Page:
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My family’s experience in the Holocaust was a reason I became a journalist who specializes in Jewish news and commentary. In these dark times, when anti-Semitism is again on the rise, I think of my great-grandmother and other victims of the Shoah and try to honor their memory in my work. The picture above is my great-grandmother Betty Lövy. In 1944, she was deported from Budapest, forced onto a train, and murdered in Auschwitz. My grandfather told me of her quiet faith and strength. On the right is her page of testimony from Yad Vashem, the Holocaust memorial in Israel. It was submitted by my great-uncle Charles, who survived Auschwitz and Mauthausen.
My great-aunt Hedwig, who my grandfather told me looked like my daughter, hid in Slovakia. But in 1944, the Czechs convinced her and her kids to come out of hiding, promising they’d be safe. They were handed over to the Germans and murdered. My great-uncle Andor worked as a slave laborer, often beaten. At the end of the war, he was marched to Mauthausen concentration camp, where liberation came. Afterward, Andor testified against his camp commander, who was hanged for his crimes.
I mention my family’s history because it is the reason I write, and think, about Jewish news every day. I do not let the Holocaust define my relationship with Judaism, but it has always loomed large in my family. Through my family’s experiences, I became devoted to studying and writing about anti-Semitism. On these pages, I’ll write about the rise in anti-Semitism (I won’t say “on the left” or “on the right” because they are the same animal), but I hope to also discuss aspects of American Jewish life that aren’t always discussed in the Jewish press or on Jewish Twitter. This is my attempt to take it off Twitter, where there is an obsession with only a few things. I want to broaden the scope a bit and talk about where Judaism is going in the 21st century.
Once this is complete, I’ll open it up to comments and contributions. I’m about to ramp up my Jewish-related writing, but I’m doing it differently this time and trying to create something of my own rather than pitch Jewish publications and hope they give me the time of day. I did that earlier in my career. But, to be successful, I’ll ask for help.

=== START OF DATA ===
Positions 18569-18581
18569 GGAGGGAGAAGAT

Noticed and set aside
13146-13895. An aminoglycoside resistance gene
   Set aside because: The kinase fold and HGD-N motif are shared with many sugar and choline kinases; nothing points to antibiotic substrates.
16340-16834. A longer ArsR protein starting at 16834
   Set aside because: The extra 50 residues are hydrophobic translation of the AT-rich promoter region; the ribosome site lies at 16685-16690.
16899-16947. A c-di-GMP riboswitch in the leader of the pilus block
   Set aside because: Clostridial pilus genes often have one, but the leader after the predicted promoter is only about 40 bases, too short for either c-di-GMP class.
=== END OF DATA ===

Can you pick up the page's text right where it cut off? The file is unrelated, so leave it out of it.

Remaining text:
I’ve been, among other things, a journalist who specializes in Jewish issues ever since my college days in the early ’80s, when I wrote so many controversial things about Mideast politics in my school newspaper, the entire Arab student body came out to protest my application for editor-in-chief. Yet, I was also a welcomed guest in a circle of friends who helped launch the Arab American News in Dearborn. It’s complicated
Later, in the late ’90s, I was managing editor for the JTA, (Jewish Telegraphic Agency) and led coverage of Mideast peace talks, the birth of Birthright Israel, and other issues. I was among the Oslo hopefuls, who thought peace in our time was upon us. But when Arafat chose another generation of violence rather than a state, I walked away from covering Jewish issues for about 16 years.
Then came 2016, the Trump campaign, and the new rise in anti-Semitism worldwide. That’s when I jumped back in. I even spoke at a local rally after the Charlottesville neo-Nazi march.
Lately, I’ve been interviewing Jewish thought leaders for Publishers Weekly, and launched my Emet – Truth podcast. I am also working on a Jewish themed memoir that combines my life with that of my grandfather’s. You can read an excerpt here.
On these pages, I hope to not only highlight my own work, but to engage in dialogue that goes beyond the constraints of social media. Also, check back here for special reports, book updates, excerpts, and other items of Jewish interest.